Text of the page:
The Hervey Foundation for Cats
Taking Your Cat to the Vet for the First Time?

Taking Your Cat to the Vet for the First Time?

Taking a cat to the vet is a stressful activity even for the most seasoned cat owners. The car ride and time in the cat carrier is foreign and often unnerving to them, regardless of the number of times they’ve been in one. This results in a relentless tidal wave of sad and stressed-out meowing.

So, what are some of the more important things to know when taking a cat to the vet? Before we get into them, we want to remind cat owners to bring their furry friends in for a checkup at least annually. 

Get a Good Carrier

Cat carriers are not all made the same. Some are quite cheaply made and can break easily, while others are made of stronger materials. Plastic carriers are quite common and work well for lots of people. Smaller animals can fit into bag-style carriers, which are more ergonomic and easier to transport. When choosing one, be sure not to get one too large as you still have to carry it while your cat is inside!

Make an Appointment

With the exception of emergency care vets and vet hospitals, most regular veterinarian offices will require an appointment. If you have decided to take your cat in for a checkup, or some form of care, call ahead!

Using the Carrier

With your appointment made, it’s time to get the carrier ready and to get your cat inside to head to the vet! Place at least one towel or a soft blanket down inside the carrier to provide a nice surface for your cat. The trip is especially stressful for most cats, so another thing you can do to help is to put another towel or blanket over the top of the carrier so they cannot see out. For indoor cats, being exposed to so many new things can create a sensory overload. 

Once at the Vet

Once you’ve arrived, have a seat, and if you can, use the blanket or towel over the top of your carrier to prevent your cat from seeing the other animals (if that is a trigger for them). Some cats are totally fine with going to the vet or seeing other animals, so for them, it might not be a big deal. Other cats are already going through a hard time by simply being at the vet and seeing another cat might put them over the edge.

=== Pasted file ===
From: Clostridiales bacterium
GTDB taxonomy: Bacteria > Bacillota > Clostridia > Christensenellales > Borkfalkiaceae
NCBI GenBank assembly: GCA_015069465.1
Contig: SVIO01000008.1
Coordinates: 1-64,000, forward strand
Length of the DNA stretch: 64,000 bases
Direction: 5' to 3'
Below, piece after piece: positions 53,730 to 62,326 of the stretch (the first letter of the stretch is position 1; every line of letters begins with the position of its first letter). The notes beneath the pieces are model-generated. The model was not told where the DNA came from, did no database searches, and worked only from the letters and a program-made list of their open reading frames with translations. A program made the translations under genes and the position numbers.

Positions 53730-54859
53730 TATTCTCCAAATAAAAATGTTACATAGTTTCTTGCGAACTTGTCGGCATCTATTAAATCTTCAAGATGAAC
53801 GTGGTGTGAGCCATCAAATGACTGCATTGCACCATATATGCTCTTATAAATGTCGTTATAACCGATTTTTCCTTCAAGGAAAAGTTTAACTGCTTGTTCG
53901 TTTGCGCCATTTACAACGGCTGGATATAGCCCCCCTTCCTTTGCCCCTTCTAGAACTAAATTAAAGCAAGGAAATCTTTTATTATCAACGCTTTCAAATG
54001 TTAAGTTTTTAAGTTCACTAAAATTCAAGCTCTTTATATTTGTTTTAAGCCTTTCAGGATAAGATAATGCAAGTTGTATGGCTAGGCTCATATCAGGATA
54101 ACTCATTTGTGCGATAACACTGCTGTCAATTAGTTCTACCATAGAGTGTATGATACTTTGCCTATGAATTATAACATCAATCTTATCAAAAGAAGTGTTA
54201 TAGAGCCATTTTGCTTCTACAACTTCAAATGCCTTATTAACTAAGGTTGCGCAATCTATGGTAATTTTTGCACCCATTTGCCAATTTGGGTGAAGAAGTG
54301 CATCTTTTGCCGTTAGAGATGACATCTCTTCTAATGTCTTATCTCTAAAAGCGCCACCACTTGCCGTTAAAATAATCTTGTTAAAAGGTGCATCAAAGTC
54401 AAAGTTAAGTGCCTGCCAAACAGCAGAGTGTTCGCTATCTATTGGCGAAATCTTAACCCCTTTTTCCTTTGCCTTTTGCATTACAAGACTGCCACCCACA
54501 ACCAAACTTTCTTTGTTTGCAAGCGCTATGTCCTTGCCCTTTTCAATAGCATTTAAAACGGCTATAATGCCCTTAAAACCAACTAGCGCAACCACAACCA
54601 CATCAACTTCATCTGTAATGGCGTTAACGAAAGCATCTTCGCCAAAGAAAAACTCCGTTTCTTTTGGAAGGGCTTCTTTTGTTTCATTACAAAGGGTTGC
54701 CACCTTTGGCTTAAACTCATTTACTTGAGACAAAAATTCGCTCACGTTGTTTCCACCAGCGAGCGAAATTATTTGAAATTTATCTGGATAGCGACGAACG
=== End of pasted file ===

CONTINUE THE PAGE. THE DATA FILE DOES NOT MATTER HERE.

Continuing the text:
During the Appointment

During your appointment, a vet tech will often weigh your cat in advance and perhaps perform a couple of screening procedures. Once the vet enters, the vet or the tech may be the one who handles your cat throughout the appointment, however, in some cases, they may ask you to hold them instead. If so, you can gently place a towel over the cat to prevent any scratching. Some owners may feel confident in their ability to hold their cats without using a towel.

Procedures

Cats undergoing some sort of medical treatment or procedure will often do so in the back area of the veterinarian clinic. This allows them to sedate the cat if necessary or perform any emergency tasks without the owners in front of them. It can be traumatic for an owner to see their animal in distress.

If you are bringing your cat in for a procedure, the cat is often handed off to staff and brought to the back. Your help will not be needed.

Getting Back Home

If you are someone with more than one cat, when you return home, the cat who just went to the vet will now smell like the vet. This can be confusing to your other cats and create tension. In this case, they just need time to regain their scent from being at home. Try to keep the other cats away from them for a brief period.

If a cat has been sedated and is now home, they will need some time to get their motor skills back up to par. Keep other pets away from them as they recover and leave some water nearby in case they get thirsty!

Final Thoughts

Most cats are not excited to go to the vet, and it will be a little stressful for you to hear them yowling while you are driving to and from the clinic. It is important to remember their stress is temporary and you are doing this to keep them healthy. When looking for a vet, ask around to friends and family first to see how they like their vet. Otherwise, go with your gut!

Dan Huen & Choice OMG

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